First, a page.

The two other pending death cases, by contrast, involve petitions filed by the state; they appear less promising for the defense. Ohio Adult Parole Authority v. Woodard (96-1769) presents the question whether clemency procedures should be subject to due process constraints. Calderon v. Thompson (97-215), from the often-reversed Ninth Circuit, will address (on rather tangled facts) the limits of the Court of Appeals’ power to recall its mandate to prevent a potential miscarriage of justice.
Though narrow and technical on its face, Thompson actually raises concerns at the heart of death penalty jurisprudence. The majority below overturned a capital sentence because it believed that counsel’s ineffective assistance “cast grave doubt on the reliability of the rape conviction and the rape special circumstance finding,” in the absence of which the jury could not have imposed death. It justified doing so — in the unusual posture of a vote to rehear en banc the panel’s refusal to recall the mandate — on the ground that “procedural misunderstandings” prevented a timely en banc call and the panel, which had upheld the sentence, “committed fundamental errors of law that would result in manifest injustice.”
A plurality would also have granted the writ on the ground that the prosecution relied on two conflicting theories of the crime at separate trials of Thompson and his co-defendant. In the words of Judge Fletcher: “Here, little about the trials remained consistent other than the prosecutor’s desire to win at any cost.”
Judge Reinhardt, concurring, excoriated Judge Kozinski’s dissent suggesting that whenever an en banc call is missed, even in the capital context, “the error can be corrected in a future case where the problem again manifests itself.” He wrote: “This conclusion is bizarre and horrifying in its implications, and is unworthy of any jurist.” A different dissent angrily dubbed Thompson’s motion to recall the mandate an “end run” around the AEDPA’s restrictions on filing second or successive petitions.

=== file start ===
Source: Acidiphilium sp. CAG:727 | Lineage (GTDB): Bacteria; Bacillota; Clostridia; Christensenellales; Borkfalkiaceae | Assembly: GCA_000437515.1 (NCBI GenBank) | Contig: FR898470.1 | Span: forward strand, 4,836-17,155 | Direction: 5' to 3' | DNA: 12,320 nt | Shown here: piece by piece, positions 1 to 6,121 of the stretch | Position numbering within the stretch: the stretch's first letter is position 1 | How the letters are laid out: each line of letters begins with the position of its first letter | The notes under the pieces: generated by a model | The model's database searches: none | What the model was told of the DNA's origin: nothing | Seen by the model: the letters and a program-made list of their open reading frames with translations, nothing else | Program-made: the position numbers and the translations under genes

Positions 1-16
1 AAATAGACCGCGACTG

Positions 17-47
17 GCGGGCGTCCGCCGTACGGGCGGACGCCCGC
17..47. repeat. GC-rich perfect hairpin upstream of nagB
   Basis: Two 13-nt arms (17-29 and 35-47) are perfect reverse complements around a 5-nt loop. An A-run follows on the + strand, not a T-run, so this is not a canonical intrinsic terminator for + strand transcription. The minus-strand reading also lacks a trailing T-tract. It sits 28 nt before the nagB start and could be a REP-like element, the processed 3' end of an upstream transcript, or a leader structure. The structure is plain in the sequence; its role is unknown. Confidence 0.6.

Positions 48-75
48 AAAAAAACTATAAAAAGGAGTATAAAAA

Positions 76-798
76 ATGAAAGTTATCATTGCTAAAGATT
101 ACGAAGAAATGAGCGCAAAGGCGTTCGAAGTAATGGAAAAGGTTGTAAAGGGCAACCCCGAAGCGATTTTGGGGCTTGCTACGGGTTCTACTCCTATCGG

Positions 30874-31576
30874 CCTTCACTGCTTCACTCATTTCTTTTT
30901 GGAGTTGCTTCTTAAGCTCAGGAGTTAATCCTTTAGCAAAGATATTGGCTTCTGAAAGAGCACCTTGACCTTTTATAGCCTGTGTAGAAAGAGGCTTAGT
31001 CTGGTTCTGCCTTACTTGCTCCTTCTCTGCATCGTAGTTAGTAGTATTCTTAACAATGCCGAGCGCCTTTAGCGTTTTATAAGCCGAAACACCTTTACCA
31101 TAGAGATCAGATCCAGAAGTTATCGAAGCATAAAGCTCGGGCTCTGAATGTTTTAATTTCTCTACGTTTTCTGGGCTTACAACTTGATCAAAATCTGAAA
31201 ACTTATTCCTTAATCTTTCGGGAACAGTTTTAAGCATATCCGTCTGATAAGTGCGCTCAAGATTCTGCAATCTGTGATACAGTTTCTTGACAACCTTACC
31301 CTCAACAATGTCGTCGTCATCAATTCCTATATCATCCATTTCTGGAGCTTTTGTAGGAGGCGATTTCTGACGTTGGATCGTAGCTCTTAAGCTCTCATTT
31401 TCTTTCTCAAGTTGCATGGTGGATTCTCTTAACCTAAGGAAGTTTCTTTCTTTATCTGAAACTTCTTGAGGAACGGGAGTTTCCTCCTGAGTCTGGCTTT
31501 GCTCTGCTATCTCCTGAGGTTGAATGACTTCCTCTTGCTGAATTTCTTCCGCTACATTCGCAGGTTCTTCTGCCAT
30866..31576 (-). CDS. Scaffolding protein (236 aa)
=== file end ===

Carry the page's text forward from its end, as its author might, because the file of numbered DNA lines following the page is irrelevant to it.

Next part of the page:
Thus, Thompson points up the extreme divisiveness of issues relating to capital punishment. One cannot imagine a majority opinion by the Court — either way — without a dissent as emphatic, if not as sharp, as Judge Reinhardt’s. More broadly, the heated exchange in Thompson reflects the tension between the desire to expedite executions and the fear of killing innocent people (or, at least, those who may not be guilty of the crime qualifying them for death).
There is now, in fact, a considerable danger of executing innocents. A recent study by the Death Penalty Information Center documents 69 releases of death row inmates, from 1973 to the present, based on belated assessments of innocence. The number of such cases has been growing. On the one hand, the overall expansion of the death penalty makes mistakes increasingly likely. On the other, the evisceration of habeas and related trends, such as the withdrawal of federal funding from the death penalty resource centers, surely prevents some errors from surfacing.
The defendants cited in the study spent, on average, approximately seven years on death row prior to release. Currently, the lag between sentencing and execution runs about eight years. When “streamlined” procedures substantially reduce the latter delay, innocent defendants will predictably be killed before proof of innocence emerges — the mistakes will literally be buried with them.